NEXT: Mount your optics. Cheaper xbows come with a pin-type site, better ones come with scopes or red dot scopes. Regular optic / scope type sights are more reliable than a red dot type site. For low light conditions you can buy a lighted reticle scope which means you can turn the knob on the top and light your up your crosshairs in red or green. However, if that battery were to die, you would still have a functioning optic with normal black lines. If a red dot dies and you don’t have a replacement battery, you are out of luck, no deer, possible Zombie food..
NEXT: Apply RAIL LUBE to the rail or "barrel" of your xbow. Failure to follow your manufacturer's directions in this area WILL cause string damage, possibly melting and ruining your string's center serving. Most crossbow strings cost any where from $20.00 to $50.00 with some custom strings costing nearly $70.00, so don't go there. Most xbow makers recommend using rail lube every 10 - 20 shots. I recommend applying when there is any hint of the rail becoming dry. This is a MUST.
NEXT: Mount your quiver. Become familiar with it's operation.
NEXT: Mount your sling. I HIGHLY recommend you use quick release swivels.
NEXT: This is where I would put a few drops of lube on the cams. I use RemOil but whatever your favorite lube is would probably work. I like stuff with Teflon in it, avoid stuff with solvents in it. If I have been hunting in the rain and my xbow is soaked I will spray the cams and other metal parts down with WD-40 as I believe it will displace the moisture out of the cam bearings, etc. Then, before the next outing I will wipe off all the WD I can and put a drop of RemOil, etc., on the cam bearings, etc.
NEXT: Whew! You should now be ready to shoot / site in your xbow. Go to your shooting area and preferably shoot your bow from a rest. I start out at about 15 yards. I use a picnic table and a rolled up piece of carpeting, etc., to rest my front hand on. You can also use a typical gun rest similar to a “lead sled,’ any set up that will allow you a solid place to sit and a solid rest for your shooting arm.You will site in the xbow just like a rifle. MAKE SURE YOU COCK YOUR BOW ACCORDING TO MANUFACTURER'S INSTRUCTIONS AND... KEEP YOUR THUMB AND FINGERS BELOW THE PATH OF THE STRING AT ALL TIMES. Guys HAVE lost thumbs and fingers shooting crossbows. Seriously. AND WEAR SAFETY GLASSES in case of an arrow or other malfunction. Make sure all living beings and loved ones are BEHIND YOU during this process. Resting your front hand on the carpet or whatever, take one initial shot at your target. Then adjust your optics from there. MY ADVICE: take one shot then go and remove that arrow before you shoot again. I have personally sighted in two Horton Vision 175s (RDT bows) that were so accurate right out of the box that the second arrow HIT THE FIRST ARROW and destroyed it. At $4.00 to $10.00 per arrow you don't want to do that! So, you took a shot. If the arrow was two inches left of center then click your scope, etc., the recommended (on the scope) amount of clicks to the right. If it is high, click it down, if low, clicks up. Take another shot and repeat the process until zeroed in. Then move back to 30 yards and see where you are with a few more shots and adjust accordingly.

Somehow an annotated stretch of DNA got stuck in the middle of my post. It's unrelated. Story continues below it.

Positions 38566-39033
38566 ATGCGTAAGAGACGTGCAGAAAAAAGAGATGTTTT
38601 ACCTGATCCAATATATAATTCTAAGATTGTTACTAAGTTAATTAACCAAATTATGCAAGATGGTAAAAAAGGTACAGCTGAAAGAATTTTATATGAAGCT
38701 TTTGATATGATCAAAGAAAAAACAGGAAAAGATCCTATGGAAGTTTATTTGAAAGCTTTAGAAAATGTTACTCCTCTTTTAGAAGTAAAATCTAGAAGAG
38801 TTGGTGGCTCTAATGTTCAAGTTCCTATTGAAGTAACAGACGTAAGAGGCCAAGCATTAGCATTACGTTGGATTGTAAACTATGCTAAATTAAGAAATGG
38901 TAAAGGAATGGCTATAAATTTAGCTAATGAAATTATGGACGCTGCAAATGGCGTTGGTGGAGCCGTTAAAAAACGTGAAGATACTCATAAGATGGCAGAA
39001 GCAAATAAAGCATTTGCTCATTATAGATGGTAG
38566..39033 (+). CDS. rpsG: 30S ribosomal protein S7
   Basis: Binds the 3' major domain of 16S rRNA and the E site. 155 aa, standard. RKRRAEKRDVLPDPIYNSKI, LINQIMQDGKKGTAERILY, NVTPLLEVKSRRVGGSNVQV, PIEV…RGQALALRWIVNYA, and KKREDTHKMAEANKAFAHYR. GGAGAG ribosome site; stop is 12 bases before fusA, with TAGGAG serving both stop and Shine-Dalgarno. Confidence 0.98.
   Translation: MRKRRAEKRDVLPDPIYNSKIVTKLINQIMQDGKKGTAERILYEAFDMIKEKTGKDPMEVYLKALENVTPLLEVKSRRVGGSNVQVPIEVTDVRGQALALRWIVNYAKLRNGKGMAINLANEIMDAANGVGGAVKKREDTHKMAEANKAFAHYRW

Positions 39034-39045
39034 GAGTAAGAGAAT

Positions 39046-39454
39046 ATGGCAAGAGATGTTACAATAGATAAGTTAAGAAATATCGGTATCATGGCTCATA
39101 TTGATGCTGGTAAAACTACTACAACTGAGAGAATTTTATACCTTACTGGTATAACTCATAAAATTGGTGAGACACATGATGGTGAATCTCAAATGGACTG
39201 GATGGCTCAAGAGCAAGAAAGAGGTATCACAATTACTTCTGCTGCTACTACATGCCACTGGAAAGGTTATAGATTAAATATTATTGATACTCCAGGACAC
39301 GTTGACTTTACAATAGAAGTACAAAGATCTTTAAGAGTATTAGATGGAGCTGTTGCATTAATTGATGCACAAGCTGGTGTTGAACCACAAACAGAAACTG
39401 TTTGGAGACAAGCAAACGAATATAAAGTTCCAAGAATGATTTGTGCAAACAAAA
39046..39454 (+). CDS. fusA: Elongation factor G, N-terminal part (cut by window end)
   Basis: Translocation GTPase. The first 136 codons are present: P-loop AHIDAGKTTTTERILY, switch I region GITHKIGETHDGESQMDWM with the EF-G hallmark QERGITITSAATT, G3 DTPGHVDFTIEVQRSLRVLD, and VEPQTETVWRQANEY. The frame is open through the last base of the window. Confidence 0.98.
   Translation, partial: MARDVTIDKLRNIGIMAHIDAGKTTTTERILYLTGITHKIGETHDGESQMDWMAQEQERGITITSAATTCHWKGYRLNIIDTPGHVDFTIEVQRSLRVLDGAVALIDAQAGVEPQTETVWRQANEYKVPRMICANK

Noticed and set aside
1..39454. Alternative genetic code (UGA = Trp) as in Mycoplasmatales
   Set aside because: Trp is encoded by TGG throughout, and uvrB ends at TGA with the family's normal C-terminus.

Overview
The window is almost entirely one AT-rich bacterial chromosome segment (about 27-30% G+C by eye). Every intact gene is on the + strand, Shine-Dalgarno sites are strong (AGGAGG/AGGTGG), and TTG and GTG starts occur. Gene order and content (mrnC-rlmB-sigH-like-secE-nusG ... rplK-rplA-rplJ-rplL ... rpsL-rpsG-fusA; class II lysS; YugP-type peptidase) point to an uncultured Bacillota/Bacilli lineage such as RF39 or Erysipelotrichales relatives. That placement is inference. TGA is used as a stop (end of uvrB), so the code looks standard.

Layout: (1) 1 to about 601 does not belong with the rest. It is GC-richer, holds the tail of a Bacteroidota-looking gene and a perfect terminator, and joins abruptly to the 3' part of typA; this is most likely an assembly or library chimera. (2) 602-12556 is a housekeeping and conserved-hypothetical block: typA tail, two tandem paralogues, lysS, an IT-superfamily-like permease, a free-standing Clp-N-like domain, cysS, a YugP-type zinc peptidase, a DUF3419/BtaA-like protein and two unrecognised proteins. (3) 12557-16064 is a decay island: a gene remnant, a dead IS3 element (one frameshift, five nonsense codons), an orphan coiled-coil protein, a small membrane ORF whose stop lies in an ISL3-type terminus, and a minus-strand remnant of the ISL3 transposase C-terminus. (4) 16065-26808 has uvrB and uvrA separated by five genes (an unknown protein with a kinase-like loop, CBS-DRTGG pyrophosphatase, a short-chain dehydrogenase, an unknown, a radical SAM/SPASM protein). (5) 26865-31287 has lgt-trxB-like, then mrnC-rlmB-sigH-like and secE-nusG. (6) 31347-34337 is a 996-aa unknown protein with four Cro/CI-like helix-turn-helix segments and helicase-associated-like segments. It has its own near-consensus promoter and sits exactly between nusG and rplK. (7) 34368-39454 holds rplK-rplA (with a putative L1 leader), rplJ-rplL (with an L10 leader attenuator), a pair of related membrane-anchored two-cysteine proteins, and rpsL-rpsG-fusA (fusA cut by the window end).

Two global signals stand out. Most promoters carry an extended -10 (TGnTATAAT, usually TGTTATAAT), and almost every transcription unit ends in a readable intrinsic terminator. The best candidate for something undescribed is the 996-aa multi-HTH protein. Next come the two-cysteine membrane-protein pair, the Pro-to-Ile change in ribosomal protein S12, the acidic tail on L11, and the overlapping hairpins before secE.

There are varying opinions as to how far out you want to ETHICALLY shoot at a big game animal with a crossbow. Here in heavily wooded northwest Indiana most of my shots at deer with a xbow are 30 yards or less. In my experience with crossbows you should NEVER shoot beyond 40 yards at a living critter. There are just too many variables at those distances and you want to ETHICALLY and HUMANELY kill your quarry to minimize suffering, etc. I have been told by the bowtechs at Horton that my Horton Recon 175 is capable of accurate shots out to 90 yards but I still won't shoot at a deer past 40 with it. In my opinion, the arrow just loses too much energy, etc., that far out. I also use folding mechanical broadheads for hunting because I feel they are inherently more accurate because they "plane" less than broadheads with their big metal heads / surface area. Make sure the field tips you practice with are the same weight as the broadheads you will hunt with. For example, I shoot 100 grain field tips for practicing and my broadheads are also 100 grains.